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Soil varys pretty widely across the state, but we have mostly reliable clay and clay / gravel mixes locally. Other than that there's a large area of wildly expansive soils west and south of me; makes things interesting sometimes.

I saw a photo a few years back of a spot where termites had built a tube at an upward 45 degree angle to get around the edge of a shield. It was impressive determination and ingenuity, I thought.

Brian G.

Dreading the Arrival of the Formosan Cousins [:-wiltel]

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Ever watch 'em built those?

First Mr. Worker comes forward checks out the work area (I think it's smelling it but I'm not sure.), then it smears the area with some saliva. Then it turns around and backs into place like a cement truck backing in next to a foundation and pushed out a pellet. Then, just like the dutiful mason it is, it turns around and uses its mandibles to push the brick firmly into place in the saliva. When he's exhausted all of the pellets he can, he leaves to go eat and another one pulls in behind him and continues the work. Meanwhile, the soldiers, like mafia union bosses, surround the worksite on all sides and make loud clicking sounds to ward off anyone approaching the work site. Pretty kewl!

OT - OF!!!

M.

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If you've never been close enough to hear these guys in action check out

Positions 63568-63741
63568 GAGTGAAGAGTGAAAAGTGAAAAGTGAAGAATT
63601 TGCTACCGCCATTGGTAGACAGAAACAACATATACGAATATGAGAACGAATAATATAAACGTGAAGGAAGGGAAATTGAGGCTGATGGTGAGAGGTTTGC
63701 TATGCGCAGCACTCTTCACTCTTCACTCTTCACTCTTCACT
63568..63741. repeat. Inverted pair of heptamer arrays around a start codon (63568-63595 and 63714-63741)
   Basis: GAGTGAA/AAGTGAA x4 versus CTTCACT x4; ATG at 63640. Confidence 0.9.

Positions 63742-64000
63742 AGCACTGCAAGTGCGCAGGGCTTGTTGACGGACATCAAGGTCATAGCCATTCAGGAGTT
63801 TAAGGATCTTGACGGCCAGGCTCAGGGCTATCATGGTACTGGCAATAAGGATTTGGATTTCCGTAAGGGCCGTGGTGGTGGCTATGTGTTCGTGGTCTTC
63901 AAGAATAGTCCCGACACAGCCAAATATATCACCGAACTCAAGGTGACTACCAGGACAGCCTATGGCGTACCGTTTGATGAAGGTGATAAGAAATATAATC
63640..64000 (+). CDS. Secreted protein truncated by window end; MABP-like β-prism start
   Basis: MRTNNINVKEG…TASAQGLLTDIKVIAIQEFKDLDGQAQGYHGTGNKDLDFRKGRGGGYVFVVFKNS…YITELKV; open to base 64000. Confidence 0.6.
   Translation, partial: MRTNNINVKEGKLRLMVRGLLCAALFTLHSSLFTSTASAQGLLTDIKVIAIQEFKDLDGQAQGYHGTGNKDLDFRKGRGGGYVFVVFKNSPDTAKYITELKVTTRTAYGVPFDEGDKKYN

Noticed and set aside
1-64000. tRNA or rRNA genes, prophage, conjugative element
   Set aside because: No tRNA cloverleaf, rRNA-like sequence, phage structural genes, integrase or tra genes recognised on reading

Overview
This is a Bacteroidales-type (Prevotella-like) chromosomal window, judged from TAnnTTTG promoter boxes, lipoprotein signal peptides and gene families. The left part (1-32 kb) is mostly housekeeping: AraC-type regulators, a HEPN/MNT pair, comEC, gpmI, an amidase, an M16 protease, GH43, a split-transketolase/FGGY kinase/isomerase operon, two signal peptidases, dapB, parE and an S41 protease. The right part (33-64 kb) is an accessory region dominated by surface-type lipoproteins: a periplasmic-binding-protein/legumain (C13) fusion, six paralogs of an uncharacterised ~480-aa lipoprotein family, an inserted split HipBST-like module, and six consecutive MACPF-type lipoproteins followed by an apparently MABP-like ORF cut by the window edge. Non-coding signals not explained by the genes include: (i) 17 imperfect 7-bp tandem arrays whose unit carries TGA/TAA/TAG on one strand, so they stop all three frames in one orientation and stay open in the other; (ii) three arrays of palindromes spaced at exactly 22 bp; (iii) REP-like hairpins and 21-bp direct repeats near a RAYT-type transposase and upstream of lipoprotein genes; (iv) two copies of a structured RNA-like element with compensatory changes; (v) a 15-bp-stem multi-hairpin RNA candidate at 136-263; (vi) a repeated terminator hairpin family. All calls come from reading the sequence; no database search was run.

http://www.homesafeinspection.com/index ... Itemid=112

Turn the volume up.

We have become a disposable society. Consumers will accept crap and inferior products everyday knowing full well there is a bigger, better, latest, and greatest just around the corner. Therefore industries are happy to oblige providing them just what they think they "need" at less expense. Look at your own market aren't older home sales in a slump compared to new home sales?

Around here the PB are high end and no more shields hell it's hard to locate a pretreat certificate on a lot of the new builds. Maybe the 6 mil under slabs is good enough???

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Hmmm..... I thought last time I drove through Geogia on my way to FL I was beginnin to feel like the bottom half was pretty sandy. But, that Rt 95 and could have been pretty close to the ocean? What do I know? I was just passing through and glancing. At any rate, the little buggers just LOVE it here and you can see them trying to make their way to the sill plate in practically 2-3 out of every 10 crawlspaces.

And, yes I actually have watched them immediately begin closing a tube I broke. It was pretty amazing.

I've seen some tubes that had become super highways out of necessity. Once they really get going look out! Those are the crawlspaces that as soon as the million candle light flash light comes on, I'm thinking to myself, "Uh, oh..."

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Originally posted by mgbinspect

Hmmm..... I thought last time I drove through Geogia on my way to FL I was beginnin to feel like the bottom half was pretty sandy. But, that Rt 95 and could have been pretty close to the ocean?

You are correct but red clay is dominate in Georgia. Georgia is also known as the peach state and is the largest State east of the Mississippi River (land area). Now with that distinction one can ride the rapid transit train from here to Atlanta if one has a ticket [^].

There are other States that grow more peaches than Ga. Never could figure why we are called the peach state?

Paul B.